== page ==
They lent their art in San Francisco

Don and Mera Rubell visited 100 studios in China in search of works for the Rubell Family Collection, now on loan to the Asian Arts Museum in San Francisco.

Art lovers and collectors often travel the world to visit art fairs and auctions but rarely visit more than a couple of artist studios.

Not so Don and Mera Rubell. They conducted six research trips to China between 2001 and 2012, visiting 100 studios in Beijing, Chengdu, Guangzhou, Hangzhou, Hong Kong, Shanghai, and Xi’an in search of works for the Rubell Family Collection in Miami, Florida.

And now they are lending the art to the Asian Art Museum in San Francisco for an exhibition that runs from June 5 to August 16.

“It’s completely inside of our practice as collectors,” Mera Rubell said. “There is something essential in the experience that we get visiting the studio.”


The eclectic exhibition of 48 works was organised by curator Allison Harding and is the first West Coast showing for many of the 28 Chinese contemporary artists on show. “‘28 Chinese’ offers glimpses into the myriad conversations ongoing in China’s art studios and galleries,” Harding said. “Just when you think you know Chinese contemporary art, you turn a corner and the next work proves you have only scratched the surface.”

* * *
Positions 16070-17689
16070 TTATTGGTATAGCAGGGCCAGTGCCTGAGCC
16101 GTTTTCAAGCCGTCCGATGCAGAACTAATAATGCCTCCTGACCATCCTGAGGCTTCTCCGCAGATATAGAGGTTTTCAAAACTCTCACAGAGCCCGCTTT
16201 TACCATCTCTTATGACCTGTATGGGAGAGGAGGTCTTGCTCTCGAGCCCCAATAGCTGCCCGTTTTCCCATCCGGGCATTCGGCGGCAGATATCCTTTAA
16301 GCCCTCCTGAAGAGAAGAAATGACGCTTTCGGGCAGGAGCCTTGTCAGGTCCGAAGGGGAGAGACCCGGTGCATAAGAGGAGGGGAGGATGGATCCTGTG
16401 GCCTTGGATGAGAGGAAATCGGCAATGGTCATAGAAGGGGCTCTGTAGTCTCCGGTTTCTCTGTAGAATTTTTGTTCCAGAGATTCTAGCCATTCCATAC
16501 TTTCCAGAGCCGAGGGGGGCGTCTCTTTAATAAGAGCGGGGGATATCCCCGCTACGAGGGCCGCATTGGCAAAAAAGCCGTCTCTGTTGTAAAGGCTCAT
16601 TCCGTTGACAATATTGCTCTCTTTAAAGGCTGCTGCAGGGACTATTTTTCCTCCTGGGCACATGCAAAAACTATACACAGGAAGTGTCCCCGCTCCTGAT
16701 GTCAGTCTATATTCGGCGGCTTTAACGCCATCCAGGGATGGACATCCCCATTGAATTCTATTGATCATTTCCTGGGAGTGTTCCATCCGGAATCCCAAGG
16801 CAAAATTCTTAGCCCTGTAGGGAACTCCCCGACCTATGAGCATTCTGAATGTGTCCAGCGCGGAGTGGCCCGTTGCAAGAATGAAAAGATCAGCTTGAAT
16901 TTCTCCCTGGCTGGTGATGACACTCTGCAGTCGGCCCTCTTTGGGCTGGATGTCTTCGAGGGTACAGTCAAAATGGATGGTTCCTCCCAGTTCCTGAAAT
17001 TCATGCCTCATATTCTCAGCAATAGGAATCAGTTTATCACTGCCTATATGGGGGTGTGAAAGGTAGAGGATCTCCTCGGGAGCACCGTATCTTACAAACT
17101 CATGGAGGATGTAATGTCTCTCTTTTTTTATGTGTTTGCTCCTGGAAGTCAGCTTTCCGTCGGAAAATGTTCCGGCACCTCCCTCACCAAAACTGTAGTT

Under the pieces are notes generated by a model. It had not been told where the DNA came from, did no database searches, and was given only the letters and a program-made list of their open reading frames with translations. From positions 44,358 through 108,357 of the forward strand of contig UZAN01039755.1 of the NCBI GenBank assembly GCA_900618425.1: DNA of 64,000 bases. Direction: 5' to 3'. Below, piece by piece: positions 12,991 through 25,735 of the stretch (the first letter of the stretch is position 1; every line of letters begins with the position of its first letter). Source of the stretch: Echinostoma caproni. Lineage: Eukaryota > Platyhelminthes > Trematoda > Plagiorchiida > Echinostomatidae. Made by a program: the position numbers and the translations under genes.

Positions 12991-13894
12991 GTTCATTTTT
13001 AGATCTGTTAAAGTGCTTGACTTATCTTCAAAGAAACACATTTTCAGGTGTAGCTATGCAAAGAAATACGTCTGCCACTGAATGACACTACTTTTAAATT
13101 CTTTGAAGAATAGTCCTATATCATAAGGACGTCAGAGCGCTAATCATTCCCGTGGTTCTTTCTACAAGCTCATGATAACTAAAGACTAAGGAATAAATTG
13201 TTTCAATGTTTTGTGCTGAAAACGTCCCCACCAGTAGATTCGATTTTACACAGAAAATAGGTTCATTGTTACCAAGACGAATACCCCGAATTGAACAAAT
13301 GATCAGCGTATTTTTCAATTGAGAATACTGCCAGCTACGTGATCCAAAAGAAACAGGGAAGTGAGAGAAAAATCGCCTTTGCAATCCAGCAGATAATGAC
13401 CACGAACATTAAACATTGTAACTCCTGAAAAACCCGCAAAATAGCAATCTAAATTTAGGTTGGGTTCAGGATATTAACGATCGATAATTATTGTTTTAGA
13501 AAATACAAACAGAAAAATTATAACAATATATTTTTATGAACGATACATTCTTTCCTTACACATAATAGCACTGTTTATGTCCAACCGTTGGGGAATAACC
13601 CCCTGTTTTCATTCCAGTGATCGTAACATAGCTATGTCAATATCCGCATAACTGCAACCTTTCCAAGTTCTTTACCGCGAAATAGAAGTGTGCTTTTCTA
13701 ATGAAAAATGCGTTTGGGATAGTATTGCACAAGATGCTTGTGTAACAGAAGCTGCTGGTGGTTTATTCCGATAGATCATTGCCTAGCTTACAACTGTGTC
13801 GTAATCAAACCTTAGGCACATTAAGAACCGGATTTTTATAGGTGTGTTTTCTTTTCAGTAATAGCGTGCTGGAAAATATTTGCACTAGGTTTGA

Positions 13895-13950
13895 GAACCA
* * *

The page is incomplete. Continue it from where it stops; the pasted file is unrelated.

The artists include Liu Wei, He Xiangyu, Huang Yong Ping, and Xu Zhen as well as the internationally acclaimed Zhu Jinshi, Zhang Huan, Qiu Zhijie, and Ai Weiwei.

Zhu Jinshi's Boat

A highlight of the exhibition is Zhu Jinshi’s 12-metre installation “Boat”, which is made from 8,000 sheets of paper commonly used in Chinese calligraphy and painting. The installation is so large that two people can walk inside its entire length, through rows of carefully stacked calligraphy paper overlapping bamboo rods suspended from the ceiling with cotton thread.

The exhibition also features Ai Weiwei’s “Table with Two Legs” and “One Ton of Tea”, as well as a nod to the dissident artist by the young artist He Xiangyu, who made a lifelike wax image of Ai lying face down in a gallery reserved for Chinese antiquities. The sight is quite shocking at first to unsuspecting viewers.




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